The life and Death of Colonel Blimp (1943) by Michael Powell and Emeric Pressburger is a classic of British cinema. It stars a wonderful Roger Livesey as Colonel Candy, Deborah Kerr as a variety of great women and Anton Walbrook as a complex and sympathetic German character. Something that caused controversy at the time, but reveals a liberal and cosmopolitan view that is lovely to see. My ace friend Nat had given me a box set of eleven Powell & Pressburger films about three years ago so I have seen it before. I have to admit that it isn’t one of my favourites (I much prefer A Matter of Life and Death and The Red Shoes), but it is always nice to see wartime British films. I used to collect Utility/CC41 clothing and furniture and have always had an interest in that period of history. I also enjoyed this film a lot more on the second viewing.
4. Joint 93rd – ‘The Life and Death of Colonel Blimp’
I loved the tapestry opening sequence. It was a weekend of good opening sequences, I especially enjoyed the neon lights in My Man Godfrey. A good opening sequence is crucial in a film and sets the tone. Obviously the Saul Bass era was especially rich, I will always remember dad showing me the opening of Walk on the Wild Side, but there are some great ones being made now. The Catch Me If You Can titles were lovely and lots of telly programmes make an effort with them – Mad Men, Dexter – that always makes me happy.
For some reason I never remember it being in colour and yet, of course, the beautiful Technicolor cinematography is crucial to its success. It photographs the lush mise-en-scene perfectly. I guess I think that Britain in the middle of the century was black and white. I still have to check that The Ladykillers is in colour, it seems wrong.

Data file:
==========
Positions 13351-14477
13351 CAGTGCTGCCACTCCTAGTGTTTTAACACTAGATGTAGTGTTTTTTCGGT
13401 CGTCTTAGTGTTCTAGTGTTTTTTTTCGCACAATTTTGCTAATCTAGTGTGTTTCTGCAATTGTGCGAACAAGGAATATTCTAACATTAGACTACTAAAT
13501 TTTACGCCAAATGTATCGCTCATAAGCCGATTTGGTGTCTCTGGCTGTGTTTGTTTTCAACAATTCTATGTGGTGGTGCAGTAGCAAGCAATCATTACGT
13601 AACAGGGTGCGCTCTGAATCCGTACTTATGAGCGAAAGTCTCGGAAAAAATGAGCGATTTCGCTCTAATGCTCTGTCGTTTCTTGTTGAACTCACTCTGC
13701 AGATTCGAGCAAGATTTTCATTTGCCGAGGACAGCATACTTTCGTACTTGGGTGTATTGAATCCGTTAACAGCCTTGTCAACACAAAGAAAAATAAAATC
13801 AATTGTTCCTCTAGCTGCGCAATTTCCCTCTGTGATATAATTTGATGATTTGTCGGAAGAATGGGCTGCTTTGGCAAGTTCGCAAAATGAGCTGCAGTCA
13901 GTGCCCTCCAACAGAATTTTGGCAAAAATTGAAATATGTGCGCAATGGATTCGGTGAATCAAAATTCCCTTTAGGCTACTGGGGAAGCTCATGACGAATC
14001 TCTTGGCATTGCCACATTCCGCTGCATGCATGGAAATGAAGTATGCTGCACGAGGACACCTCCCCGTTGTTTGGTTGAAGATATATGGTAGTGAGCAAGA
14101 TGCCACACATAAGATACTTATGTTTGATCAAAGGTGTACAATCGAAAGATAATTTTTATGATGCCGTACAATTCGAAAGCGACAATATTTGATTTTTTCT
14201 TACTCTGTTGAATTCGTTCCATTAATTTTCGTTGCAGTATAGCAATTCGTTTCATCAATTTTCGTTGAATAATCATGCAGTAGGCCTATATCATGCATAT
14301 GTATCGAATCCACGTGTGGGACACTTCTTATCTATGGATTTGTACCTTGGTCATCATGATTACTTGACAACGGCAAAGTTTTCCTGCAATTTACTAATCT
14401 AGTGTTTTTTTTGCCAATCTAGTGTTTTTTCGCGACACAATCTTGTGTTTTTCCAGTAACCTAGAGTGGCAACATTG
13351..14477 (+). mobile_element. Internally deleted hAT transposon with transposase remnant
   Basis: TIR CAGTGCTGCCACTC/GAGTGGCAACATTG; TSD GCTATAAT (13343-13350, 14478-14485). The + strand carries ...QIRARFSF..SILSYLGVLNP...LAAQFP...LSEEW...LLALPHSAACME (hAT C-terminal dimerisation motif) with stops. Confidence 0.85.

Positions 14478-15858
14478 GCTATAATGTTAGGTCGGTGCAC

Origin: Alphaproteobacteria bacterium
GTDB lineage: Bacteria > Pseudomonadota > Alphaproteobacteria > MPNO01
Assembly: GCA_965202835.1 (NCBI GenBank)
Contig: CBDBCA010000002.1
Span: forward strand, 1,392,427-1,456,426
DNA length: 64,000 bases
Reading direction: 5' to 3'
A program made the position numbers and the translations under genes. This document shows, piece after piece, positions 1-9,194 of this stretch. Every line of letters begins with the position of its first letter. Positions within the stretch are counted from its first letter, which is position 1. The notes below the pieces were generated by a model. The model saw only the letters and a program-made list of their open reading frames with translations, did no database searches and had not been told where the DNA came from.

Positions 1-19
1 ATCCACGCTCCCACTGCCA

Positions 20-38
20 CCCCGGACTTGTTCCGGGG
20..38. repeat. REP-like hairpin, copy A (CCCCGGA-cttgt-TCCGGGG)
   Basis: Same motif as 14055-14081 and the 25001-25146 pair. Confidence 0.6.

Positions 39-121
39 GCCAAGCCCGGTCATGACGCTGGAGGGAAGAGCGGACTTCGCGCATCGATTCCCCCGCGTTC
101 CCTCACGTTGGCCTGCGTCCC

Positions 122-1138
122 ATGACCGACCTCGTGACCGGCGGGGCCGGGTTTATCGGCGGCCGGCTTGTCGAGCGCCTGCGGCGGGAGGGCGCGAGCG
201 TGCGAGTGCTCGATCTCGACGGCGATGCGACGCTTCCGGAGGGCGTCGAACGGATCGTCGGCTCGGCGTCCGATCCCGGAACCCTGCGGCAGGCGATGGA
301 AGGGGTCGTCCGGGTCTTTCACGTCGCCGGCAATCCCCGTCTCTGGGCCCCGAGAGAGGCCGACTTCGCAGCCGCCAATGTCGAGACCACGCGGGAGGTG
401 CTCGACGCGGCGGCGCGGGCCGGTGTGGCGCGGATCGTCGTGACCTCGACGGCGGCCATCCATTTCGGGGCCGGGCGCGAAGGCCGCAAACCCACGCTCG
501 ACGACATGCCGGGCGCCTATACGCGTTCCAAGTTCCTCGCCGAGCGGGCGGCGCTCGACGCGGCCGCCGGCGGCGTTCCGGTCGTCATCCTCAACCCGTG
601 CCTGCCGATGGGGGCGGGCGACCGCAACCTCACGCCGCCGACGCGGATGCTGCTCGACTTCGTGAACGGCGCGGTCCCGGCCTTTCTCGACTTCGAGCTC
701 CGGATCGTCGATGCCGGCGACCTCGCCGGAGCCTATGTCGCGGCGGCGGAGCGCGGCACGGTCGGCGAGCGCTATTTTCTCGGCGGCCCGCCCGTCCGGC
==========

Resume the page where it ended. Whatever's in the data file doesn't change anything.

The narrative is beautifully structured in The Life and Death of Colonel Blimp. From the very complex initial present day Turkish bath sequence and transition in him coming out of the bath, weaving the cloth in a factory to show they are getting married to the use of taxidermy to show movement of time. Surely the only time this has ever been done in a film?
Although this film has a focus on the male protagonist and war, there is a lot of proto-feminist ideas from Kerr’s character, such as what roles where left open to women and why she is a Governess. I love that she is accused of being a Suffragette as an insult.
This film has some lovely messages. It is obviously about friendships crossing borders, but it is also about lives past and to not let the young judge the old.
I think I want to focus on what is Britishness. I could do this through words (I like the idea of British and American English being confused in the film), or images or moving images.